D.W. Winnicott’s marvelous book, Playing and Reality, published in the mid-20th century, describes the intermediate area between external and internal experience where we play. As children play, they define this arena, beginning their relationships with the world. Play is the source of creativity, and Winnicott doesn’t mean artistic product, but instead the creativity of everyday life, the shared playing that creates culture.
Though the talk about play is complex, actual playing feels simple and natural, provided you weren’t a child whose capacity for play was damaged. It is a very big job to teach someone how to play. Or to re-teach someone. But on all the downward slopes in my life—which I think of as many mountains, not just one mountain—I know that I felt rescued, pulled upward, through play. It’s the basis of art for me—and perhaps for you, too, reader, if you’ve stuck with this series of five blogs.
When the estimable photographer Claire Holt (check out her dreamy portraits of Emma Thompson, Paul Auster, Mark Norris, Suzan-Lori Parks, Quentin Tarantino and more) suggested that we just play around taking some photographs, I quickly said yes. Holt not only has the famous and the corporate as her clientele. She also does the darkly internal series, We Chase The Things We Flee, a remarkable group of photographic images with words superimposed: young girls turning their backs and fleeing situation after situation. Girls with the courage to run.
Really playing, after a certain age, takes courage, too. Holt’s new project is a series of portraits of women writers. Here’s how she describes it:
I am working on a series of portraits of women writers for an exhibition and a book. I am doing a non-traditional, more collaborative portrait process where both the photographer and subject are fully engaged in the creation of the image. The resulting portraits are as much about the play and interaction of the creative process as they are about the writers.
So far Holt has engaged some marvelous (and beautiful) writers in the portrait play: Kimiko Hahn, Marie Howe, Honor Moore, Sigrid Nunez, Dawn Raffel, Victoria Redel, Roxana Robinson, Christine Schutt, Kate Walbert, Diane Williams, and more.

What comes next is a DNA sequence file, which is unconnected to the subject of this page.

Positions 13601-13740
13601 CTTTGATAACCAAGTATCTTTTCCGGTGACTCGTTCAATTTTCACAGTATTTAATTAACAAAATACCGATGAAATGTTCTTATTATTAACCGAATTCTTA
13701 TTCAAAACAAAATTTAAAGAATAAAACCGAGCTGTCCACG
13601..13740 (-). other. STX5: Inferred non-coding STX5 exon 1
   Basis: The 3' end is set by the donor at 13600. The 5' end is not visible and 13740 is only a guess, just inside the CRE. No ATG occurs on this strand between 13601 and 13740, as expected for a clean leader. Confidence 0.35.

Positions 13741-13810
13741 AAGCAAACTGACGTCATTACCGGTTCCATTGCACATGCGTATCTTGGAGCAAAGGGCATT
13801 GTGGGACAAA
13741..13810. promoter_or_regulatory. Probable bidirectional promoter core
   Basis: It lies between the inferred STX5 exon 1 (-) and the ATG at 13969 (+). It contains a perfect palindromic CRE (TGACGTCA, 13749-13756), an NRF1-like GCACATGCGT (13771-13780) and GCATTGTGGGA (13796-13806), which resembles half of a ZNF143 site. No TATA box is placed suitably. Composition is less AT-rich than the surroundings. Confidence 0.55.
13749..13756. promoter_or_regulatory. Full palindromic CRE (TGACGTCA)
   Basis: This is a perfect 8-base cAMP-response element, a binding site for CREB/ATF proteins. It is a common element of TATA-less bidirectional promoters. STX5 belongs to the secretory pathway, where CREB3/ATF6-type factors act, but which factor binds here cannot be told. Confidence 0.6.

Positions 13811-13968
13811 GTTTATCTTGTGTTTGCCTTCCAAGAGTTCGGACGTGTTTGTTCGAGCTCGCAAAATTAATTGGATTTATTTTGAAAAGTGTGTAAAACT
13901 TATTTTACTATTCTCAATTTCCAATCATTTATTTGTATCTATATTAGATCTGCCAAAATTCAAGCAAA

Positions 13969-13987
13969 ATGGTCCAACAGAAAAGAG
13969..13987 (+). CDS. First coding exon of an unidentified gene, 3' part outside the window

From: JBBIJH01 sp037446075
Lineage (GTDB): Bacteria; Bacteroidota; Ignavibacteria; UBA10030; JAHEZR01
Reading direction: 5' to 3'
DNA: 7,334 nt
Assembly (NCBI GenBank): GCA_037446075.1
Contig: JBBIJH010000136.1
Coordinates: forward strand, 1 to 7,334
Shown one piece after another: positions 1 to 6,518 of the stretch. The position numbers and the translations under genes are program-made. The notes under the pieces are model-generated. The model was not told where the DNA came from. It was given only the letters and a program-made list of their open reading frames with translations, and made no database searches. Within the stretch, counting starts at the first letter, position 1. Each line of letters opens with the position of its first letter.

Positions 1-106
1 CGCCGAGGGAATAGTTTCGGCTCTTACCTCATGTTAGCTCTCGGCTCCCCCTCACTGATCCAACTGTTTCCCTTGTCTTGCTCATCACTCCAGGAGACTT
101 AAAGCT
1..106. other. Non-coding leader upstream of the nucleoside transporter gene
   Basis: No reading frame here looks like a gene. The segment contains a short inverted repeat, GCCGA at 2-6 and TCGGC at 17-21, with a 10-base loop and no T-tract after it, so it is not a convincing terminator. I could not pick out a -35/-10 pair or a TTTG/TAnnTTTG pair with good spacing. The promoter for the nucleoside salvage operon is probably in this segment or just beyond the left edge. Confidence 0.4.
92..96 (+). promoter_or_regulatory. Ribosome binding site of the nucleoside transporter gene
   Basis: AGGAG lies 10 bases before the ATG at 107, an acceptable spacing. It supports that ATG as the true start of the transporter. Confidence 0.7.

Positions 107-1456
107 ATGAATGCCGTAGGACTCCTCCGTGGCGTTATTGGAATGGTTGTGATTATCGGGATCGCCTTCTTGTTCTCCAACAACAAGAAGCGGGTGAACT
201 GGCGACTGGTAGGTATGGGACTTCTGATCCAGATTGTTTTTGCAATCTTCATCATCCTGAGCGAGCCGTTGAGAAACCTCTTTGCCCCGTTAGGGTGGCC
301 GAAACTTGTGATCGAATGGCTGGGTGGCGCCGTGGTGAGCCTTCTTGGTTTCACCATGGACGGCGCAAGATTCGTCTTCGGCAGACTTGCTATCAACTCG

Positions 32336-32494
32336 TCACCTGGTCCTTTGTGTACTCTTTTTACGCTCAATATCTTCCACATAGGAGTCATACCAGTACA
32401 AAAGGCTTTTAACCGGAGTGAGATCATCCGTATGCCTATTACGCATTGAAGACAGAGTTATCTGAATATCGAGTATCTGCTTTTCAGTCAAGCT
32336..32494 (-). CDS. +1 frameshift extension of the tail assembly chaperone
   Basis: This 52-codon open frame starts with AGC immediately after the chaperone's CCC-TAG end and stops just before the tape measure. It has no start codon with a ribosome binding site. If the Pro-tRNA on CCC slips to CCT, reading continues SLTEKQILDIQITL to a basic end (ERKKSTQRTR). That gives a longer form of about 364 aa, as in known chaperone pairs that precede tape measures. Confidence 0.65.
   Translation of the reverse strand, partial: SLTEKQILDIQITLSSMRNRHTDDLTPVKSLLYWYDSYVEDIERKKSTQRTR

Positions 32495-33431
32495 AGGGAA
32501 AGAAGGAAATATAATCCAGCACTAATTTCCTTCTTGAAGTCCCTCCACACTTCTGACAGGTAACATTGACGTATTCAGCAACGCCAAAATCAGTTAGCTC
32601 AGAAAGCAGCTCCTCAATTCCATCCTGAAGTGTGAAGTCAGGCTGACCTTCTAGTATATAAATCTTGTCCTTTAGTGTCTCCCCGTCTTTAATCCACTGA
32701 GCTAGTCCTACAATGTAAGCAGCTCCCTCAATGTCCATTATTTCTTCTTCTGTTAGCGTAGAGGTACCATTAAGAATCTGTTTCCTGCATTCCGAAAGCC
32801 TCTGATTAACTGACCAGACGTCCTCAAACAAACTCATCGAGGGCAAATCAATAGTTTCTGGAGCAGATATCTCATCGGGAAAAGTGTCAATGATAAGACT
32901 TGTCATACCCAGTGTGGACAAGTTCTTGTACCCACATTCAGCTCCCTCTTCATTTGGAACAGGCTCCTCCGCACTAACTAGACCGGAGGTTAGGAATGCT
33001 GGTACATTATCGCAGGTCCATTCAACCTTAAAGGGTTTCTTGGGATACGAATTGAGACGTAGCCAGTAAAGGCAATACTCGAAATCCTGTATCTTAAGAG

When Holt and I sat down to play in front of a splendid painting by Morton Kaish, we were inspired by Mary Delany. Delany is the 18th-century collage artist who pasted spectacular cut paper flowers on dramatic black backgrounds. I wrote about her in The Paper Garden: An Artist Begins Her Life’s Work at 72 and Delany's Damask Rose, an image from the book, courtesy of the British Museum, is at the left.
Holt brought the black velvet drop cloth; I arranged the flowers. Holt dropped the roses on the black background; I bent the roses into the painting. Both of us are yoga and Alexander Technique practicers, so she got me a pillow to cushion my sacrum and lift me upright while sitting for a lonnnnng time on the floor. The end result photograph won’t look like this one with the fun red arrows pointing to all our props. This is a working photo that the superb Holt kindly prepared for this blog. The final photo will probably have no sense of this context. But product isn’t crucial here. What’s important is Winnicottian intermediate space, the method of the creative life that leads to free exchange.
Now in my seventh decade, what I desire most is the internal time to play. I, too, want the ground that Delany claimed when she invented a brand new art form in her eighth decade. Thinking of her roses brings me back to the rose-colored chair at the end of the mind—the image by Kara Kosaka in the first blog of this series. Time to turn my back, then run and curl up in that chair.
Thank you David and Stacey for indulging the Mutual Muse!